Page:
Get That Song Outta My Head!

If a catchy tune gets stuck in your mind, don’t worry; you’re not just hearing voices.

By Michele Wojciechowski|Friday, March 04, 2016
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Cienpies Design/Shutterstock

The nightmare began when my husband walked into our kitchen and said, “I’ve had this song stuck in my head all day . . .”

No! I thought. Don’t say it!

“Remember that song from the original Karate Kid movie?” he continued.

For the love of God, no!

“You know how it goes. ‘You’re the best around . . . na na na na na, na na na na. You’re the best around . . .”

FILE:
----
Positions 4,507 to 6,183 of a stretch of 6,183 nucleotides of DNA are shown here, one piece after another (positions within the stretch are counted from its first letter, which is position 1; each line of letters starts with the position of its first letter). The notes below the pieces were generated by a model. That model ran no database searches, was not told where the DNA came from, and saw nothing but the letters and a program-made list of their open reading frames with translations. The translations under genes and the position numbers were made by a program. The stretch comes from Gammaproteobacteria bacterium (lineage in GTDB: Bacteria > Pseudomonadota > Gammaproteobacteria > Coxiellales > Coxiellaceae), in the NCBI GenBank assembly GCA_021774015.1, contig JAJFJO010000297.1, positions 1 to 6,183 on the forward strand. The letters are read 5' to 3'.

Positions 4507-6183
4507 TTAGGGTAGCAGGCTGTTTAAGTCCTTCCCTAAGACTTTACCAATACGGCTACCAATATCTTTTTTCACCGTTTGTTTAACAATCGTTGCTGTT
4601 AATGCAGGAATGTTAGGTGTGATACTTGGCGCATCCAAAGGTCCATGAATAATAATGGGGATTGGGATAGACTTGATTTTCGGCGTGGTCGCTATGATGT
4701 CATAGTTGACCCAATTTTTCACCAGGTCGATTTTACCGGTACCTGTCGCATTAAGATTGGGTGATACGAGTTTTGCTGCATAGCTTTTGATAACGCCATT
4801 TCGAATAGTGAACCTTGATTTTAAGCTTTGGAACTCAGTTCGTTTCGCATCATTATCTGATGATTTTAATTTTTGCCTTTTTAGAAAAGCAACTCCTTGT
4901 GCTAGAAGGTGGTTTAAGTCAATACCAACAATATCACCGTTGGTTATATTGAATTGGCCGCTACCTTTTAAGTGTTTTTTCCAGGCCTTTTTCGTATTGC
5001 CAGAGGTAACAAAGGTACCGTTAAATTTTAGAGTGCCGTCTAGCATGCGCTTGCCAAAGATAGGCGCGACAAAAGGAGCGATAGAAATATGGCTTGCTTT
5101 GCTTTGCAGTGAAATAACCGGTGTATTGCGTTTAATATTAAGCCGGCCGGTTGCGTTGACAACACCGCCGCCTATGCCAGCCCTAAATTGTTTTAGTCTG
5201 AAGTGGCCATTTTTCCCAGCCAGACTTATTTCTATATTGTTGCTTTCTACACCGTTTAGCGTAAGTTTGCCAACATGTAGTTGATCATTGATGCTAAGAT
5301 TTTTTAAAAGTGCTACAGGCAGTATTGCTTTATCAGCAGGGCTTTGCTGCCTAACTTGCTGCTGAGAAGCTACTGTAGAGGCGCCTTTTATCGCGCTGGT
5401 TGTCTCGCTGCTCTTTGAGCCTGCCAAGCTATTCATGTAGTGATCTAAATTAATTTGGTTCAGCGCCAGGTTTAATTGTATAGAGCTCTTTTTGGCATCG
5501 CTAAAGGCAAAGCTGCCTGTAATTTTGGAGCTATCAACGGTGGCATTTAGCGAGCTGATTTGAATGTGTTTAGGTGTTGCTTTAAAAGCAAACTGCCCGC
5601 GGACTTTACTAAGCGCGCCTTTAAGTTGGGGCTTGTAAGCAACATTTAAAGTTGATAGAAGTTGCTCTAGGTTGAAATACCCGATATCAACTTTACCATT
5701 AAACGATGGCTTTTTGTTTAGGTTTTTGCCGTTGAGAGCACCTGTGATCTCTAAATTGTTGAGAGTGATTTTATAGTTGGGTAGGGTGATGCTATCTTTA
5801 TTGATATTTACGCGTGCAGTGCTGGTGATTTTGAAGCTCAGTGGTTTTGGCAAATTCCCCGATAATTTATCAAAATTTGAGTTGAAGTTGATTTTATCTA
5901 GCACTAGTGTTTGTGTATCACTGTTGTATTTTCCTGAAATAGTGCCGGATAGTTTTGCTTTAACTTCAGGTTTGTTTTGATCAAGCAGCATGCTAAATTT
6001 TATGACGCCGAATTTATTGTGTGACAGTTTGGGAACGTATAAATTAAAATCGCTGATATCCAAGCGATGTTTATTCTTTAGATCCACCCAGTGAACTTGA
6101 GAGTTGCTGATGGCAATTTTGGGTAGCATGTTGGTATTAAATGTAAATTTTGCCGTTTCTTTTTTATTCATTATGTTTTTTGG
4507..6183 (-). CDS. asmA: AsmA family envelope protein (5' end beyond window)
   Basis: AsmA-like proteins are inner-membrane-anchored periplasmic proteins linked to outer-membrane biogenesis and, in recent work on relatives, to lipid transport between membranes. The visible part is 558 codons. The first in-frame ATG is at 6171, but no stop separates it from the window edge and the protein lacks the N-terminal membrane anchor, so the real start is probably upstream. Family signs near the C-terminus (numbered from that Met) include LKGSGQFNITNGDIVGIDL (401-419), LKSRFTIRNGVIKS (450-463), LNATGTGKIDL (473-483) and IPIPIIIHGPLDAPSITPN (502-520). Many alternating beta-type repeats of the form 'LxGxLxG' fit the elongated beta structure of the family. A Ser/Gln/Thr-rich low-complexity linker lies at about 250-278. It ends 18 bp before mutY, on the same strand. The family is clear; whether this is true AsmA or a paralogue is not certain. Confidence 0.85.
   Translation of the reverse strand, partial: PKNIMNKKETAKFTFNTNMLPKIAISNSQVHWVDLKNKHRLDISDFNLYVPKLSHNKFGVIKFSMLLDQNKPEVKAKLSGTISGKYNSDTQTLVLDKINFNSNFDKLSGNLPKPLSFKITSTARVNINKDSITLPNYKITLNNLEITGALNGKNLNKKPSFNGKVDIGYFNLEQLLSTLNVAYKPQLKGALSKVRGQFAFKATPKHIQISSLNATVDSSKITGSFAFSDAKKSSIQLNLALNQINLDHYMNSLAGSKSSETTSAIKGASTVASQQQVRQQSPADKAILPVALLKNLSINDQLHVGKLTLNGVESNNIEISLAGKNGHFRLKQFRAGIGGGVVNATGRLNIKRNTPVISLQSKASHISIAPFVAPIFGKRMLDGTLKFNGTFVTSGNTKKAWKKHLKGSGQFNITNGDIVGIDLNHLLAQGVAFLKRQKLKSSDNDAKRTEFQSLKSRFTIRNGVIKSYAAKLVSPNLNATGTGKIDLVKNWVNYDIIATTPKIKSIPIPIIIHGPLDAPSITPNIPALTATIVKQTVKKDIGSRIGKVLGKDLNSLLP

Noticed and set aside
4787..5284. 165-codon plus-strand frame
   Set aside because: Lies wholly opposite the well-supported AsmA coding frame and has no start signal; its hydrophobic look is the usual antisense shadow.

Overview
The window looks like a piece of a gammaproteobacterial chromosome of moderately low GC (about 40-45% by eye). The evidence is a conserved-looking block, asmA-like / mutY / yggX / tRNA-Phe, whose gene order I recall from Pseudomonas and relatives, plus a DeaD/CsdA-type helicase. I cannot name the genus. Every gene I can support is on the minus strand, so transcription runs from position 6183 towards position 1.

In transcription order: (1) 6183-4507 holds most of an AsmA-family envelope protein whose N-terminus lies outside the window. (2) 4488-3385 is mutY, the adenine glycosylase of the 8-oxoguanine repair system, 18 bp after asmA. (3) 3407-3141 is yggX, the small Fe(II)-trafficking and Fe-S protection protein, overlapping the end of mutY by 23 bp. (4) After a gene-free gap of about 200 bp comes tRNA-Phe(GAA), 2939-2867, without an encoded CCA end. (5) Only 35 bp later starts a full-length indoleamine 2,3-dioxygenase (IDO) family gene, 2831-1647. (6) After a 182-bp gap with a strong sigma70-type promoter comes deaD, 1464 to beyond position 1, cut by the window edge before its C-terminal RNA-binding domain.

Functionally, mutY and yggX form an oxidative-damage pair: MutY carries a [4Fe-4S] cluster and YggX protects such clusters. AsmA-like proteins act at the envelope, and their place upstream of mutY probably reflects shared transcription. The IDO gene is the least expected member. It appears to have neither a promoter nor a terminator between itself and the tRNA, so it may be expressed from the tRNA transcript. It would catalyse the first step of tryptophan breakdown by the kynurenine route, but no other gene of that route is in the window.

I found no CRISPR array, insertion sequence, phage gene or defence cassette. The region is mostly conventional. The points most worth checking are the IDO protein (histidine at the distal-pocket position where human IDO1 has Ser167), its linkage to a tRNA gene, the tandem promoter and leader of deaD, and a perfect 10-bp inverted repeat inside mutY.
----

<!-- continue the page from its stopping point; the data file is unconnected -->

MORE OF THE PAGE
It was too late. Now I had an earworm — a song, melody or jingle that gets stuck in your head.

The worst part? I only knew that same line. I walked around humming it for days. I tried to shake it by singing along with tunes playing on my car radio while I was out running errands. For a brief time, Van Halen’s “Runnin’ With the Devil” replaced it.

But in no time at all, that one line from “You’re the Best,” sung by Joe Esposito on the The Karate Kid soundtrack, was back.

Perhaps if I heard more of the song in my head, it wouldn’t be as annoying. But just this one line? Over and over and over again? It was pure torture. I needed to do something drastic. I busted out that 1980s hit, “The Safety Dance” by Men Without Hats. After singing it a few times, the earworm was gone.

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"The Safety Dance" from Men Without Hats.
Leo Reynolds/Flickr